The Virtue and Vice of Reason in More’s Utopia When reason permeates society, it does not necessarily imply greater happiness. When brought to the point of rationalization, or when there are errors in the analysis used in reasoning, reason tends to have adverse effects. On the other hand, when analysis is well thought out, and the correct conclusions are drawn, reason can have an overwhelmingly positive effect on a society. Many may think that Sir Thomas More’s Utopia infers that reason must be the foundation, and even the preoccupation, of any perfect society. In fact, according to Dr. Evans, More’s contemporaries had no doubt that More was attempting to depict a perfect society, one firmly based upon the precepts of reason. However, More injects several major flaws in the Utopian system, which subverts the possibility of that society being truly ideal. In his attempt to expose the inherent limitations of reason, More presents us with the Utopian society, which both benefits and loses from reason in their handling of material wealth, religious toleration, and respect for human life.
More uses the Utopians’ total rejection of material wealth to present the possibility of reason overcoming petty greed. The Utopians’ realization that material wealth has little value is, at least on face, one of the higher pinnacles of their civilization. As Raphael says, “Nor can they understand how a totally useless substance like gold should now, all over the world, be considered far more important than human beings . . .” (89). With this statement, Raphael is pointing out one of the great flaws of any capitalistic society, that human beings often pursue gold and riches at the expense of human dignity and morality. Some human beings, …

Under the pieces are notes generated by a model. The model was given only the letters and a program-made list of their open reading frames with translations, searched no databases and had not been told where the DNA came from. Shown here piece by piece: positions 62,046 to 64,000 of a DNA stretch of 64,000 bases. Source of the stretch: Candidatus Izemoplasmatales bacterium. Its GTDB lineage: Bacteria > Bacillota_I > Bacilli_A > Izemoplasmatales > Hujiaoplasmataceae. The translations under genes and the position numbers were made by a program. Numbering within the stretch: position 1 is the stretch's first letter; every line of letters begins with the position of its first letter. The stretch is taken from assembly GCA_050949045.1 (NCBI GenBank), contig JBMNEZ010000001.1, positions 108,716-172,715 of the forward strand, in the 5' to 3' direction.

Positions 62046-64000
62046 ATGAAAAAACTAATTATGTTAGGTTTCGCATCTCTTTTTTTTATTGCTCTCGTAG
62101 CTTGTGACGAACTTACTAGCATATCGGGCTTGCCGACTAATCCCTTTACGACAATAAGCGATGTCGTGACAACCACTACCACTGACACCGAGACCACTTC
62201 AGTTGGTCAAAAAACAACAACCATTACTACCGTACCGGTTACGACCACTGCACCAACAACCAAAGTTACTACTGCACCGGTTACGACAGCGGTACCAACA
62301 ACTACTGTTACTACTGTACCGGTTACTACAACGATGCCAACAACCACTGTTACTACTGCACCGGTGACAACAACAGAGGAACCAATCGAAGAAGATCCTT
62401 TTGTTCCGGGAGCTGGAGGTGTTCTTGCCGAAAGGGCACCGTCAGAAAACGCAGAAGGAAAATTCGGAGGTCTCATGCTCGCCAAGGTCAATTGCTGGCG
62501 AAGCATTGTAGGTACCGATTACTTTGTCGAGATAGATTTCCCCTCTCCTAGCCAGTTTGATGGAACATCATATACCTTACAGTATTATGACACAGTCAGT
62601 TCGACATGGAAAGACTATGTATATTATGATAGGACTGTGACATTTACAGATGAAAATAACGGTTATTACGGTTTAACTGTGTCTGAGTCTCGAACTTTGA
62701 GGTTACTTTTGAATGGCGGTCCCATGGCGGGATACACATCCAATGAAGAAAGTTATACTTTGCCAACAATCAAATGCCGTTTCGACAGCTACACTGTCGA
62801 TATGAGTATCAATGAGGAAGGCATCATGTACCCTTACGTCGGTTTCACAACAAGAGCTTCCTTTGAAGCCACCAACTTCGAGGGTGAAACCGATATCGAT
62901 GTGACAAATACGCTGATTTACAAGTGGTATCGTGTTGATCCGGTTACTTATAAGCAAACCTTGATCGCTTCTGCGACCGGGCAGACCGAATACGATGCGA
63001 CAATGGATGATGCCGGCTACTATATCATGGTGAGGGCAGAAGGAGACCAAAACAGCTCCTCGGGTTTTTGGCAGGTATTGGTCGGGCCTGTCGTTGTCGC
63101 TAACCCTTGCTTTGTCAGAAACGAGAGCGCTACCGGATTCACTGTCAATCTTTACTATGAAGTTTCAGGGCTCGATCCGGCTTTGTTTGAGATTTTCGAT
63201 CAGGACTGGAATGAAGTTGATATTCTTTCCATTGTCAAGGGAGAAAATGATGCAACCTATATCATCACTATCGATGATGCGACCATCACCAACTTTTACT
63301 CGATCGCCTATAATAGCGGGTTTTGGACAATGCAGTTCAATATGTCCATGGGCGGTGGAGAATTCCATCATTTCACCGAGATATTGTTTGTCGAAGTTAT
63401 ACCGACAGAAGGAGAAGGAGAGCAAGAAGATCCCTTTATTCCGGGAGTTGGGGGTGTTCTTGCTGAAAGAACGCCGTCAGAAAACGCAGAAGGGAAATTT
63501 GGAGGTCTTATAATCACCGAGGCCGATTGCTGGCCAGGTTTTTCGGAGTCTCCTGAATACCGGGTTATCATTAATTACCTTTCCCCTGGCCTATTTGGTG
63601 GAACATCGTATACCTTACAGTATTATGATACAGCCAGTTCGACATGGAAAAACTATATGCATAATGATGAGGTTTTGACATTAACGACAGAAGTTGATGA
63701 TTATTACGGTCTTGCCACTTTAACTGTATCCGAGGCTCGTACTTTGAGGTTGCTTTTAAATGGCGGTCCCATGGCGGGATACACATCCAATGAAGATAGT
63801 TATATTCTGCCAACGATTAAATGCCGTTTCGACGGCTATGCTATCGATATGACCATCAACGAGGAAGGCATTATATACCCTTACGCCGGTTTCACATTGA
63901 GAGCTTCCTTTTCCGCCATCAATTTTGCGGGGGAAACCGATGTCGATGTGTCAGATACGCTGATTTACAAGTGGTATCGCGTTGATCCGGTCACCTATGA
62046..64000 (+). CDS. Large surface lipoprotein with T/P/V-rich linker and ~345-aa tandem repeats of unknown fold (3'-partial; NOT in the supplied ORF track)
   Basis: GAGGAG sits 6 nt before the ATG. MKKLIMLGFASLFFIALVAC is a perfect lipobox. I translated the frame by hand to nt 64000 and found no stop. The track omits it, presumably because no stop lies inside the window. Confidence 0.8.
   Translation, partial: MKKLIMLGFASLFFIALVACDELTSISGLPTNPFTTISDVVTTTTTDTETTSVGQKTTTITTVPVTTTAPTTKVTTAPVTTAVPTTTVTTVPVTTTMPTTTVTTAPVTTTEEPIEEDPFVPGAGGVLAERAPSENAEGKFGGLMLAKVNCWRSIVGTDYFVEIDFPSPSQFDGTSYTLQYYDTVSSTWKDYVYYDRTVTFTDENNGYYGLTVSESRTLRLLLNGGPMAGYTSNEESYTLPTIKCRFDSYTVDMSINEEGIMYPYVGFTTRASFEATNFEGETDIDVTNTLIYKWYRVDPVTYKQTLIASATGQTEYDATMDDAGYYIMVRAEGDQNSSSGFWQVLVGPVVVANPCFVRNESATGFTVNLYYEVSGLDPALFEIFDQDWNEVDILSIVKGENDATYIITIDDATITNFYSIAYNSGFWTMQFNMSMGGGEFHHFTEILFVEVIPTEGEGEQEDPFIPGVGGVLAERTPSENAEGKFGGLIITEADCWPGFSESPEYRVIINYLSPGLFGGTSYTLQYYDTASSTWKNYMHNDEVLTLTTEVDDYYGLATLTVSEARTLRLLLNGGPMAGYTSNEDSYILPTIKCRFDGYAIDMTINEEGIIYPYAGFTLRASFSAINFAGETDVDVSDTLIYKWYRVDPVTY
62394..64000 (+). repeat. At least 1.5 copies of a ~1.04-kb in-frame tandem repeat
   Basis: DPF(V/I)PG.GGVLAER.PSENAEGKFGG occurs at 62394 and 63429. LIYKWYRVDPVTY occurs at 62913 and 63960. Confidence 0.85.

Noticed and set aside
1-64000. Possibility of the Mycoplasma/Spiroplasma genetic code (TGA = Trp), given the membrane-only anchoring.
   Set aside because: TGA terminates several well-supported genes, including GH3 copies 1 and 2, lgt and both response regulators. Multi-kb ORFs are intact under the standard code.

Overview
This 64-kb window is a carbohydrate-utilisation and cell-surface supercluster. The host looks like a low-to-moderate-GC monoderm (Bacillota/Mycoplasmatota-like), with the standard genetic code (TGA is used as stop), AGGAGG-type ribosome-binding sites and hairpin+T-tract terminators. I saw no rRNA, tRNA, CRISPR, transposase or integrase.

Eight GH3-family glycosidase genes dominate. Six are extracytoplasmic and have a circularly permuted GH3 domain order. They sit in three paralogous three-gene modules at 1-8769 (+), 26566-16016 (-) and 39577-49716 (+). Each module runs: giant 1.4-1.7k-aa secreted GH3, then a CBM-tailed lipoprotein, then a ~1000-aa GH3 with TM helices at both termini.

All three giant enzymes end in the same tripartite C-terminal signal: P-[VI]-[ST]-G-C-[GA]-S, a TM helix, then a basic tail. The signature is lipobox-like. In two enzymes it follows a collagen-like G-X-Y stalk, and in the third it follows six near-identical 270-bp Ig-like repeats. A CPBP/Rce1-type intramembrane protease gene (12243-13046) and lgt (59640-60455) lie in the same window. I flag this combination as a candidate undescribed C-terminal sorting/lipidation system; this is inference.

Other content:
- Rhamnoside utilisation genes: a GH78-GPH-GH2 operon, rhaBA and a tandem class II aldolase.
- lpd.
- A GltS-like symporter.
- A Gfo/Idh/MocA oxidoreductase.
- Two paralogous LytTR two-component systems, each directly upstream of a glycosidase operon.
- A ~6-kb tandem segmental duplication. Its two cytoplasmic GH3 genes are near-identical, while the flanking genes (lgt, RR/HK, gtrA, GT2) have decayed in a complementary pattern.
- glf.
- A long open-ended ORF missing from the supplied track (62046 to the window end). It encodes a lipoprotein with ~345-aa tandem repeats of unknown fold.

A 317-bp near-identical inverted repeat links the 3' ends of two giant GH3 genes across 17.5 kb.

…posing ideas within it, Thomas More is not only exposing the limits of reason, but he is encouraging intellectual discourse and diversity of opinions. He is challenging individuals and society as a whole to not accept the so-called “perfect society,” but to think about the consequences that would occur if a Utopian system were to be adopted. Yet he presents to us the notion that even reason has its limitations and is only as good as the person who analyzes the situation. There is no perfect society, no perfect individual, and certainly no Utopia, but that does not mean that we should not strive toward that end. When we use reason, a perfect state of society, or a perfect individual is by no means guaranteed, but at least it’s a step in the right direction.
More, Thomas. Utopia, ed. And trans. HVS Ogden. AHM Publishing Corporation, Illinois, 1949.